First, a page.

Donald Trump wants you to believe that his tax plan is maturing; that it’s moving away from its original form, in which it would more than double the national debt and give the top 0.1 percent $1.3 million apiece; that it’s more responsible and in particular more targeted toward people at the bottom.
He told the Detroit Economic Club on Monday that the plan was designed to "Make American Great Again for everyone, and especially those who have the very least," and promised that "for many American workers, their tax rate will be zero."
And superficially, he is making changes in that direction. His first tax plan had three brackets: 10, 15, and 25 percent. Now he’s bumped the rates up to 12, 25, and 33 percent, the same ones proposed by House Speaker Paul Ryan. He’s also added a new tax benefit: a deduction for child care costs borne by families.
The problem is that the changes do little to nothing to solve the main problems with Trump’s tax plan. The plan would still cost an enormous amount of money, adding many trillions of dollars to the national debt. Despite Trump’s promise to close the carried interest loophole for hedge fund managers, the plan would actually expand it. And even after the changes, the plan is still heavily tilted toward helping the rich.
Trump’s tax plan is still exorbitantly expensive
It’s helpful to take a look back at the Tax Policy Center’s initial analysis of the Trump tax plan, back in December, which broke down the plan’s cost by its component parts. As you see, the rate cuts are the most expensive part of the package. But they only account for about 41 percent of the plan’s overall cost:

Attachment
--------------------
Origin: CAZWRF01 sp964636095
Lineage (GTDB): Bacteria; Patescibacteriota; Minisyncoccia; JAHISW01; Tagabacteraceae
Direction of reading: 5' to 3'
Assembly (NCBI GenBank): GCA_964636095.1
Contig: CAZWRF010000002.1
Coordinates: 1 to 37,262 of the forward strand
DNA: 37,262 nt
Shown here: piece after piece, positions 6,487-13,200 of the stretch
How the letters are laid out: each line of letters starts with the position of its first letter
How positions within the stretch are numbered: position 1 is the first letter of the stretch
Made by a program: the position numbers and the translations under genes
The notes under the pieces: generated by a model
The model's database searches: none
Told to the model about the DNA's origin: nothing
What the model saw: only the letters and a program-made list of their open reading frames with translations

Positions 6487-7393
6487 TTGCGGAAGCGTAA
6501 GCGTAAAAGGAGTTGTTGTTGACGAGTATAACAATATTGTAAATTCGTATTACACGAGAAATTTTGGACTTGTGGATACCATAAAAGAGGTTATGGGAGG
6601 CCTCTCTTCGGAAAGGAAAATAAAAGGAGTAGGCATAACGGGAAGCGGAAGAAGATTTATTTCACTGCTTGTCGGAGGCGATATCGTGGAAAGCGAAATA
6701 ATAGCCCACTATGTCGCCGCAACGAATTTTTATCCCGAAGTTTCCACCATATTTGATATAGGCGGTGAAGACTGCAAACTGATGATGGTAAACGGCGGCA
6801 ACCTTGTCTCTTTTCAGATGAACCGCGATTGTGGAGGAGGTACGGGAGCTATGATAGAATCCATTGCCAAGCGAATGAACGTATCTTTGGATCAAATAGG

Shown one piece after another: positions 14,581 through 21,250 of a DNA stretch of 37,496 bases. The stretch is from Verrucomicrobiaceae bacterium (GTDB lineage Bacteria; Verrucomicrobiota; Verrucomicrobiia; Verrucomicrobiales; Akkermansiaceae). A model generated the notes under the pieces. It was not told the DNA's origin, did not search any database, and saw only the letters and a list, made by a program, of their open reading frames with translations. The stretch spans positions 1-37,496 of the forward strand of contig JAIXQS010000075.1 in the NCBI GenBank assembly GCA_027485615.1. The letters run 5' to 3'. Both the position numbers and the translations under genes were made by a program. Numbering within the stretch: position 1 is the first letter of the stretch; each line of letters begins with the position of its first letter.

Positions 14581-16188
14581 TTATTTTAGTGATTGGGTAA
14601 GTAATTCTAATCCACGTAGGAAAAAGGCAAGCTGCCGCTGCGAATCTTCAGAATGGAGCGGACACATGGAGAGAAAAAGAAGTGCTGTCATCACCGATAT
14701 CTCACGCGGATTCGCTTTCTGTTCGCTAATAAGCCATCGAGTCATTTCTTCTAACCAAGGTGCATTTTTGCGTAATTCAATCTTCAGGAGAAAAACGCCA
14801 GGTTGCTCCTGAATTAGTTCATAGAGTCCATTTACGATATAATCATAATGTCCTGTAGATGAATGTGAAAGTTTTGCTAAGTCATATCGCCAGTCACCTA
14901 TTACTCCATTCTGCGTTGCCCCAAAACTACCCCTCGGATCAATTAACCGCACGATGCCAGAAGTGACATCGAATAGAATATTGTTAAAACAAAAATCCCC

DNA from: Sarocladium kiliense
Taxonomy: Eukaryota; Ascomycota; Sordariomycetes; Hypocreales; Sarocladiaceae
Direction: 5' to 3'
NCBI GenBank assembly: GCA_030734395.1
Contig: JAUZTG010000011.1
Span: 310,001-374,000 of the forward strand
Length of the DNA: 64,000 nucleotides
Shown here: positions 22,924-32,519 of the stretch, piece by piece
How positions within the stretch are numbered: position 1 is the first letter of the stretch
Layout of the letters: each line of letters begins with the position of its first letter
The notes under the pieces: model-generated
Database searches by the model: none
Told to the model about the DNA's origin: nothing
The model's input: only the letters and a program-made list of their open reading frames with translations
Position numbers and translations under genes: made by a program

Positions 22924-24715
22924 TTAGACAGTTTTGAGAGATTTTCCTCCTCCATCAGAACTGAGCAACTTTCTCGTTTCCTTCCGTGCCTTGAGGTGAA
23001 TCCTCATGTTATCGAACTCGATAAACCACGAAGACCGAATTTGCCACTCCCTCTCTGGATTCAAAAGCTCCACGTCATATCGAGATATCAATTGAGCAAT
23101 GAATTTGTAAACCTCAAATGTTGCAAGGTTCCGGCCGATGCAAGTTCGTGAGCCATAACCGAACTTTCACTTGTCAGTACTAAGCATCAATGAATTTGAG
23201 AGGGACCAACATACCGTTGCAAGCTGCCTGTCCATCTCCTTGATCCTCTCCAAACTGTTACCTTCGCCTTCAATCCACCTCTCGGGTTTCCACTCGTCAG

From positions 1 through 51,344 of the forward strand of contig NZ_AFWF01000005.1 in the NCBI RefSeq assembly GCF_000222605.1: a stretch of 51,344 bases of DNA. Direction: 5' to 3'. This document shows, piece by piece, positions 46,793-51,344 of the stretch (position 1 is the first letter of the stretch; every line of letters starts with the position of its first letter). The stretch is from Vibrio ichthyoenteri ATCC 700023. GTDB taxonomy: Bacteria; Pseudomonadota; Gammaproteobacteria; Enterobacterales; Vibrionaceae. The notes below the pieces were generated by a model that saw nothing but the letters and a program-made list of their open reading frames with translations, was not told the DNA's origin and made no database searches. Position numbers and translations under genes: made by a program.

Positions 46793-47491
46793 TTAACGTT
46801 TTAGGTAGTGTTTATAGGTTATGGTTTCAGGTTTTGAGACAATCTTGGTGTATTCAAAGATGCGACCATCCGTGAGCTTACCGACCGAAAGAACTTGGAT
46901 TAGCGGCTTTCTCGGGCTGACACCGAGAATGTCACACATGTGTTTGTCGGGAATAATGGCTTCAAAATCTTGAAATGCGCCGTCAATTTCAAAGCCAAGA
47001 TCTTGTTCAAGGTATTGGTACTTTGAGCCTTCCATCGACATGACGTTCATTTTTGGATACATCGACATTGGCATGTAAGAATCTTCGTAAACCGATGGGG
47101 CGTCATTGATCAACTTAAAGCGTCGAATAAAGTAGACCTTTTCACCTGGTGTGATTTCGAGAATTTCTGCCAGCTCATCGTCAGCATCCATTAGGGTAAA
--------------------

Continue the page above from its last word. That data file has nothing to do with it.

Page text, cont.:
In the first 10 years, the new income tax rates would cost $3.95 trillion. But Trump’s massive expansion of the standard deduction to $25,000 for singles and $50,000 for couples, a near quadrupling of the current deduction (which is $6,300 for singles and $12,600 for couples), would cost $3.29 trillion.
What’s more, that provision is only going to get more expensive under the new rates. Higher tax rates make deductions more valuable (because you’re avoiding more tax through them), and thus more costly.
Then there’s Trump’s massive decrease in the corporate tax rate, from 35 percent to 15 percent. That’s another $2.4 trillion, plus another $1 trillion on top of that because he applies the new low rate to "pass-through entities," businesses that are currently taxed at individual income tax rates.
The combined $3.4 trillion cost here is also an underestimate, given the latest changes to Trump’s plan. When corporate tax rates are lower than individual ones, that creates an incentive to reclassify individual income as corporate income to pay the lower rates. And that incentive is bigger when the gap is between a 33 percent top individual rate and a 15 percent corporate rate than when it’s between a 25 percent top individual rate and a 15 percent corporate rate. So Trump hiking the individual rates without hiking the corporate rate leads to some additional lost revenue.
Imagine for a second that Trump didn’t cut individual rates at all but kept every other piece of his plan the same. And forget for a second that this would make the plan itself more expensive, for the reasons explained above. The plan would still cost $5.57 trillion and, excluding interest payments, would increase the national debt by 19.5 percent of GDP.
By contrast, George W. Bush’s famously massive tax increases only boosted the national debt by 11.4 percent. Take into account the rate cuts, the increased cost of other provisions, and interest payments, and Trump’s plan would cost much, much more and even more dramatically dwarf Bush’s.
The Bush tax cuts have rightly gained a reputation as one of the more fiscally irresponsible, least economically necessary policies pursued by any administration in recent memory. Trump promises to increase the national debt by far, far more for an even bigger giveaway to the rich.